Currently, Japan is a major source of investment in Cambodia’s automotive sector, while the main export markets include Thailand and Japan.
According to the roadmap, major automotive component manufacturers and assemblers, such as Denso, Yazaki, Sumitomo, and Kyungshin, have been successfully operating in Cambodia through the implementation of a Country “+1” Strategy, where labor-intensive parts are made in Cambodia for transport to assembly plants in the neighboring countries of Thailand or Vietnam.
While locally assembled vehicles account for more than 80 percent of local two-wheeler demand in Cambodia, most of the component parts for these vehicles are currently imported.
Increase Demand for Electronics Sector
The global consumer electronics market is projected to reach $1.4 trillion by 2025, and ASEAN is the third fastest-growing market for electronic devices, with an average annual growth of 6.5 percent, just behind Brazil and India, according to Euromonitor.
With the rising demand of electronics already taking effect globally, this provides an increased opportunity for Cambodia to capture the market of another high growth segment.
Utilization of the latest mobile technologies, such as 5G, means new application methods are expected to emerge. For example, Augmented Reality/Virtual Reality (AR/VR) equipment and autonomous vehicles are already a developing market, driven by the Industry 4.0 revolution.
In view of this, Cambodia is poised to capture the 5G technology market and other new generational technologies in the future.
There is also significant two-wheeler assembly activity in Cambodia, with more than 300,000 motorcycles assembled in 2019, mainly by Honda and Suzuki. This assembly activity feeds high local demand with 540,000 new motorcycle registrations in 2019. This is expected to continue rising to an estimated 1.1 million new motorcycle sales by 2030.
Four-wheeler assembly activity is present in Cambodia, but remains limited in scale due to narrow export base, high cost of production, and limited local demand for new cars due to the predominance of used cars in the market.
In spite of all these challenges, companies including Ford, SsangYong, Isuzu, Hyundai, Dongfeng, and Toyota have been establishing assembly industries with the government’s full support.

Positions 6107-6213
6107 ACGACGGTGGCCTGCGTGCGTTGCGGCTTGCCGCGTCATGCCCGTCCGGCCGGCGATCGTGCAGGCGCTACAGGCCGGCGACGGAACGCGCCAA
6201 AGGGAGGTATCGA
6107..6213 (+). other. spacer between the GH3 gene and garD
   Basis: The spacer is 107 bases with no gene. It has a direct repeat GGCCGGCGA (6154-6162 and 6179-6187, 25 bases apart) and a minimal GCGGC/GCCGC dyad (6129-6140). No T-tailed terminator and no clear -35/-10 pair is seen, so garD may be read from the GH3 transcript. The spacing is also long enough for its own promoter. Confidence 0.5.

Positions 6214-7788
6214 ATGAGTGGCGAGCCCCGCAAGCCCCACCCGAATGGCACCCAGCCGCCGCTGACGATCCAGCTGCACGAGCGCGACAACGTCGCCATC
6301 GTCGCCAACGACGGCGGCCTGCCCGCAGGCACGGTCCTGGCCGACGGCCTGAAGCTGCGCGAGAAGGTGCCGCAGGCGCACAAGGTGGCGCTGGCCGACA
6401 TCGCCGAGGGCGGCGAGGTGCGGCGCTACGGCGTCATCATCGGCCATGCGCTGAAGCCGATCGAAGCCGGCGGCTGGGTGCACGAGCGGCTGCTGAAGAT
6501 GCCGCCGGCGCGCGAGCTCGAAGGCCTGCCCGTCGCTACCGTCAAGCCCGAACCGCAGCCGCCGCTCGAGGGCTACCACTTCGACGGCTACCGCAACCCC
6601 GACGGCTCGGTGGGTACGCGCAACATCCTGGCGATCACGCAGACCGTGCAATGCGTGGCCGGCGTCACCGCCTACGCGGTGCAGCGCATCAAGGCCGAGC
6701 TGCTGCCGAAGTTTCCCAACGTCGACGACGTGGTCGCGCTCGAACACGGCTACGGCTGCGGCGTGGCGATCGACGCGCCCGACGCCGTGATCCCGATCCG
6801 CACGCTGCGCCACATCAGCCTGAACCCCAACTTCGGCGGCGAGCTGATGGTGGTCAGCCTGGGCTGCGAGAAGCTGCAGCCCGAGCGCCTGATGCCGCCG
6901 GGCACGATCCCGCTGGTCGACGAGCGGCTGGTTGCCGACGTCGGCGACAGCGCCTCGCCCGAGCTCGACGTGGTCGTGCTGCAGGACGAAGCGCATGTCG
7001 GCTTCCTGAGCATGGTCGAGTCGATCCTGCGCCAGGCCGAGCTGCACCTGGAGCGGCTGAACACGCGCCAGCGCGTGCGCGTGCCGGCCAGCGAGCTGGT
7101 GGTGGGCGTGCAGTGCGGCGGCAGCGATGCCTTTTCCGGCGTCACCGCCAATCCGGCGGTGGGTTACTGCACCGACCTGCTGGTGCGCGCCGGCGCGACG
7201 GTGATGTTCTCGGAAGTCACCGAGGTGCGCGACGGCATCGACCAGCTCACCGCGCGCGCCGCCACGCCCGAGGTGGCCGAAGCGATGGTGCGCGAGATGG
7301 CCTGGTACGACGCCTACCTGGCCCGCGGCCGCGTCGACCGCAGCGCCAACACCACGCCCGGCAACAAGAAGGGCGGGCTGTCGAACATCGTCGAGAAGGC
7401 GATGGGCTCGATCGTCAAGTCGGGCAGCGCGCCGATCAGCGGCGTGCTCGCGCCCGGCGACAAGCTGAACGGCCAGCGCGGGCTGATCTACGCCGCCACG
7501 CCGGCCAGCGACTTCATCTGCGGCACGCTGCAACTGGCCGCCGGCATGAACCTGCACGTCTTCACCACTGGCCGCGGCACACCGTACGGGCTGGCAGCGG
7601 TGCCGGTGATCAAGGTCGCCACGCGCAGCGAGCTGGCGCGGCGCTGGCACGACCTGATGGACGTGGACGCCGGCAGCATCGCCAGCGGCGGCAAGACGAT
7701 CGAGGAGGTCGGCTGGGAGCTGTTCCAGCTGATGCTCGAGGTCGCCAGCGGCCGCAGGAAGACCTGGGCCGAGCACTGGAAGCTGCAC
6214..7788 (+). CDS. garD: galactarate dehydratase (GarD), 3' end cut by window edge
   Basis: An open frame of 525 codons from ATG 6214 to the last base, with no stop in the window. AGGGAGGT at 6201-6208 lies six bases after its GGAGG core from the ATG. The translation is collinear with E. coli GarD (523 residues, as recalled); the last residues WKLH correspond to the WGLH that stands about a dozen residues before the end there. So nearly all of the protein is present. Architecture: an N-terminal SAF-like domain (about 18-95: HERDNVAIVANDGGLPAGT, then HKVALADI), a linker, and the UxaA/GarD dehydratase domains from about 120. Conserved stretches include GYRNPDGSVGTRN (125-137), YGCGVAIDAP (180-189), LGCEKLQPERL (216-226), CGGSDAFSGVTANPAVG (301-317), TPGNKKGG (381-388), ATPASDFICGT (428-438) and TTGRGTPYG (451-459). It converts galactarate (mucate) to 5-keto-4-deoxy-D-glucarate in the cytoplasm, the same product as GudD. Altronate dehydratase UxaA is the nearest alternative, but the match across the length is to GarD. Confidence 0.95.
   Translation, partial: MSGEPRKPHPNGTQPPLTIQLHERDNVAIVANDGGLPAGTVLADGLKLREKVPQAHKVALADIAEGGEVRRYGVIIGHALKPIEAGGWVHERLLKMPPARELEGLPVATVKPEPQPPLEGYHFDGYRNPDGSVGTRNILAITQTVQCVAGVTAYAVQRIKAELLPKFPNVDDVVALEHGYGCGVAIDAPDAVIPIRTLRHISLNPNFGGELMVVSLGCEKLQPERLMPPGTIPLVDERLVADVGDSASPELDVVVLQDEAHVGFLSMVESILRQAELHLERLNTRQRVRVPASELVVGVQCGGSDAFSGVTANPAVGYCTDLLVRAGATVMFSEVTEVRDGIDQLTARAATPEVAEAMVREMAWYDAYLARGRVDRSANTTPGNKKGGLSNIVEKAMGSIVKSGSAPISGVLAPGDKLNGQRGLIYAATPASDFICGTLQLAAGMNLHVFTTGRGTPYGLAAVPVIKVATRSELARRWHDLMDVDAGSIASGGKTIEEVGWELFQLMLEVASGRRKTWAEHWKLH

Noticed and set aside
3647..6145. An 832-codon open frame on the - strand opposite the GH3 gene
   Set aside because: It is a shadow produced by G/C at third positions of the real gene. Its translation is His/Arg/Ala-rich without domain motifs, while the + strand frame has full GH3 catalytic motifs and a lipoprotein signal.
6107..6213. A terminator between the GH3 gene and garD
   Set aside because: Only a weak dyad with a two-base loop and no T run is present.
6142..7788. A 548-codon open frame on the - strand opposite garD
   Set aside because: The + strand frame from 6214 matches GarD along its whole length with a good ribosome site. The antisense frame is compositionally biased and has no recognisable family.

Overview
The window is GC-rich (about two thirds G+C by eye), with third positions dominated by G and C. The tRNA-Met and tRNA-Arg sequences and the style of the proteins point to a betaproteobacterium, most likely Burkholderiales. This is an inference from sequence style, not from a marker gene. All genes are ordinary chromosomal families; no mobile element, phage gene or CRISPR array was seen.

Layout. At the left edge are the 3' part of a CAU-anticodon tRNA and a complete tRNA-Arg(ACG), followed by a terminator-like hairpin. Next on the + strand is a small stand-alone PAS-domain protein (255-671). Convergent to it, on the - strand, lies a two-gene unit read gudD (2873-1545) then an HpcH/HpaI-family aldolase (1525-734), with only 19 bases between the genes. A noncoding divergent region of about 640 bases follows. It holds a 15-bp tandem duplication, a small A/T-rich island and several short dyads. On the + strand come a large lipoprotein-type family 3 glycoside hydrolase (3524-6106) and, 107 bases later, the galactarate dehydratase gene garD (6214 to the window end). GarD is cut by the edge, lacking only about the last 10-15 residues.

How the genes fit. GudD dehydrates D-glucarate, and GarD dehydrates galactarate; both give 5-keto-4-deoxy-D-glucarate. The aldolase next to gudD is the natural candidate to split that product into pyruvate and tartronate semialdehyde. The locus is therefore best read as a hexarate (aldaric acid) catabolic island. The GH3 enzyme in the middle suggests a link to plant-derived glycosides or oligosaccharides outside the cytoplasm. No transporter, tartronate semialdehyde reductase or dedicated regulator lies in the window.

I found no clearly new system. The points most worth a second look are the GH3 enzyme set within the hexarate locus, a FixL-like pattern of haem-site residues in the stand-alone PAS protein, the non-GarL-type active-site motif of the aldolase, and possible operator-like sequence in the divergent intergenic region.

There are also positive signs for the long-term growth potential of four wheeler assembly in Cambodia in the form of a rising preference for new cars among Cambodians, driven by enhanced purchasing power, and increased consumer emphasis on the after-sales services and vehicle warranties available with new cars.
Cambodia has a young and highly cost-competitive workforce ideal for automotive and electronics components manufacturing. About 64 percent of the 16 million population are under 35-years-old and the current minimum wage is at least 10 to 20 percent lower than other major manufacturing hubs in the region.
Adult literacy rates have also improved rapidly, from 78 percent in 2008 to 88 percent in 2019. This is even higher among the young workforce.
In addition, Cambodia also has the advantage of hosting a major textile, garment, footwear and
bags industry, which employs about one million workers whose dexterity and work ethic can be
used for smaller component production in automotive and electronics sectors.
Cambodia sits in close proximity to fast-growing automotive hubs, less than 400 km from Rayong, Thailand, and less than 100 km from Ho Chi Minh City, Vietnam.
This makes Cambodia an ideal location for manufacturing plants that supply to automotive assembly in Thailand and/or Vietnam. An unofficial translation by CDC 9 reveals that based on this geographical factor, Cambodia is also an ideal location to set up sub-assembly plants and various electronics components manufacturing plants supplying to the electronics manufacturing hubs of the two countries.
Challenges to Cambodia’s automotive and electronics sectors development
There is a need for improvement in electricity infrastructure. Even though the volume of villages receiving electricity significantly increased from 66.6 percent in 2015 to 97.4 percent in 2020 and electricity tariffs have reduced by as much as 30 percent over the past five years, electricity in Cambodia remains slightly more expensive and less stable compared to neighboring countries.
Investments in new and improved electricity infrastructure, as well as the diversification
towards new sources of energy generation, such as solar power and other renewables, are
There is also a need for improvement in transport and logistics infrastructure despite it significantly improving in Cambodia during the last decade. This includes the expansion and improvement of the road network, and the expansion of the deep-sea port in Sihanoukville and launch of a new multi-purpose terminal in 2018.
However, there is still a need to reduce traffic congestion between major industrial areas, such as Phnom Penh and Sihanoukville, and improve connectivity between these industrial areas and export gateways to Thailand and Vietnam.